The Ramblings Of John Campea

Life Beyond The Movies

Christian History Corner: The Ancient

Christian History Corner: The Ancient Rise and Recent Fall of Tithing
Found this interesting article on Christianity today that points out that in 2001 only 14% of evangelical Christians “tithed”, and in 2002 that number dropped significantly to just 6%. Now, some may look at this and say “Good, tithing is just a legalism thing that has no place in New Covenant Christianity”. That may be true, but although the legalistic mandate of tithing may have past away, the call on Christian lives post-resurrection is to live and give with even more generosity. Not generosity measured and defined by pre-set numbers or percentages, but rather out of a sprit of generosity that joyfully flows out of us. Personally, I’m not so concerned that we aren’t “Tithing” as much anymore, but I am worried that we’ve become hoarders of our wealth instead of practitioners in the art of giving things (and money) away. Here’s and excerpt from the article:

During the first few years of the twenty-first century, Americans have already contended with a remarkable amount of political and economic tumult, ranging from the Sept. 11 attacks to the collapse of the 1990s economic boom to military conflicts in Afghanistan and Iraq. Uneasiness and caution have ruled the financial decision-making of many American households. Now, recently released statistics from the Barna Research Group indicate that this pervasive apprehension may have contributed to a dramatic one-year decrease in the number of American homes that tithe to their churches.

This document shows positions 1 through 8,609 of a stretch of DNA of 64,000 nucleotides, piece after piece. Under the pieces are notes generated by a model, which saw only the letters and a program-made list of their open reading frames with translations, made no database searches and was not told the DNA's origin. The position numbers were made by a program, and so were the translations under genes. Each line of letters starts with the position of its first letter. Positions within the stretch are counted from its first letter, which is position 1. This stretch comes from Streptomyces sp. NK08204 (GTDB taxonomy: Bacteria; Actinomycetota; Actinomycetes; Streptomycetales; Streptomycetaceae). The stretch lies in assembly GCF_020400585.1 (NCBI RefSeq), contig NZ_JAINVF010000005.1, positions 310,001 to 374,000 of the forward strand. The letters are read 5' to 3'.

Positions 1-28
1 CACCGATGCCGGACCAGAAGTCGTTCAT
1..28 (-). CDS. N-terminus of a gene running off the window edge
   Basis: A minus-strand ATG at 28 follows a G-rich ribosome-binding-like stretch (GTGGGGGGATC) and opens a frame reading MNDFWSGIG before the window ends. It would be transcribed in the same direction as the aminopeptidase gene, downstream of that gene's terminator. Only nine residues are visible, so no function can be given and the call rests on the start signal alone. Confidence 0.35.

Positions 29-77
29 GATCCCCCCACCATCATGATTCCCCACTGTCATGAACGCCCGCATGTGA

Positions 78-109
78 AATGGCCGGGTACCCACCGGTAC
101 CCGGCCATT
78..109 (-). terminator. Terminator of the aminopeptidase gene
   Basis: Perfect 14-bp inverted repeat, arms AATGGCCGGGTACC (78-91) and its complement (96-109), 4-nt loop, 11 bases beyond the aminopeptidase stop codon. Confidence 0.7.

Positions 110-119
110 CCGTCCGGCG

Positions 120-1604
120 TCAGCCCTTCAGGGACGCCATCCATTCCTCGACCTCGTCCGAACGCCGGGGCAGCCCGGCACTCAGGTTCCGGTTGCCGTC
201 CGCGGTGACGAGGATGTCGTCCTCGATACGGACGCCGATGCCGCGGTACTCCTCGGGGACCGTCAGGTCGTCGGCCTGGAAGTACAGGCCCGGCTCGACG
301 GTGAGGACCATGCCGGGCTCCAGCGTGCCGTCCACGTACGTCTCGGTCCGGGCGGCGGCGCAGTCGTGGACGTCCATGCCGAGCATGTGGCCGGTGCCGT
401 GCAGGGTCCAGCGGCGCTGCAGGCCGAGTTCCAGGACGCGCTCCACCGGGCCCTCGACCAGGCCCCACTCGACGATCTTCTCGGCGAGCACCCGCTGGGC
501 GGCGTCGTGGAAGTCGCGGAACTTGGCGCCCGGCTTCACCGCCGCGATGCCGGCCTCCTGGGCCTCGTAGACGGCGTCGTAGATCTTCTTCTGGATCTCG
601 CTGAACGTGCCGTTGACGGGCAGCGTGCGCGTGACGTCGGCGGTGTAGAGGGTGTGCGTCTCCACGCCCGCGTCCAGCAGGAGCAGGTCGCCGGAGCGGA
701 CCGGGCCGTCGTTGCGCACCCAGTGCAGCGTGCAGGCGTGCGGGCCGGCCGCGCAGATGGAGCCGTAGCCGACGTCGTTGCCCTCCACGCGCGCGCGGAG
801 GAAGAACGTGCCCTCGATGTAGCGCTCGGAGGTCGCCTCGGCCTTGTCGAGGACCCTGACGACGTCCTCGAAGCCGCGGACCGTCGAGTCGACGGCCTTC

Barna’s data shows that only 3 percent of adults contributed 10 percent of their 2002 income to churches, which marks a 62 percent decrease from 2001 when 8 percent of American adults tithed. Among born-again Christians, the decline was similarly steep, from 14 percent in 2001 to 6 percent in 2002. Barna attributes the sudden drop to a variety of factors, including the soft economy and ongoing terrorism threat. But he also pegs shifting church demographics-younger adults don’t share their parents’ and grandparents’ convictions about tithing.

This generation seems not so much put off as mystified by the concept. Their questions are honest enough: “Who came up with the figure of ten percent? Why should we take this figure as authoritative? Isn’t tithing legalism?” Here, as in most churchly matters, a bit of history can go a long way.

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June 6, 2003 - Posted by | Uncategorized

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